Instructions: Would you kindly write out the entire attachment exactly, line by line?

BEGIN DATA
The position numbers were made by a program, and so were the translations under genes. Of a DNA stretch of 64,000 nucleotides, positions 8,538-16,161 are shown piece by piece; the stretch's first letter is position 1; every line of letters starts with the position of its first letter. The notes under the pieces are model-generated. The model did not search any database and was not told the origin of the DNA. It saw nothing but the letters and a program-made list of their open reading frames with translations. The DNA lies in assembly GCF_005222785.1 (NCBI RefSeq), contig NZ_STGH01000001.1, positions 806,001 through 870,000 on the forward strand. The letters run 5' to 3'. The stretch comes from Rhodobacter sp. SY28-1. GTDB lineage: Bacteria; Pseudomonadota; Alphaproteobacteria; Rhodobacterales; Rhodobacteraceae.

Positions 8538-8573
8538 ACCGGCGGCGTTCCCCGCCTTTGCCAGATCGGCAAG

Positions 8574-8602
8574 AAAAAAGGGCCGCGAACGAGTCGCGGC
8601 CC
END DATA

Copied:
The position numbers were made by a program, and so were the translations under genes. Of a DNA stretch of 64,000 nucleotides, positions 8,538-16,161 are shown piece by piece; the stretch's first letter is position 1; every line of letters starts with the position of its first letter. The notes under the pieces are model-generated. The model did not search any database and was not told the origin of the DNA. It saw nothing but the letters and a program-made list of their open reading frames with translations. The DNA lies in assembly GCF_005222785.1 (NCBI RefSeq), contig NZ_STGH01000001.1, positions 806,001 through 870,000 on the forward strand. The letters run 5' to 3'. The stretch comes from Rhodobacter sp. SY28-1. GTDB lineage: Bacteria; Pseudomonadota; Alphaproteobacteria; Rhodobacterales; Rhodobacteraceae.

Positions 8538-8573
8538 ACCGGCGGCGTTCCCCGCCTTTGCCAGATCGGCAAG

Positions 8574-8602
8574 AAAAAAGGGCCGCGAACGAGTCGCGGC
8601 CC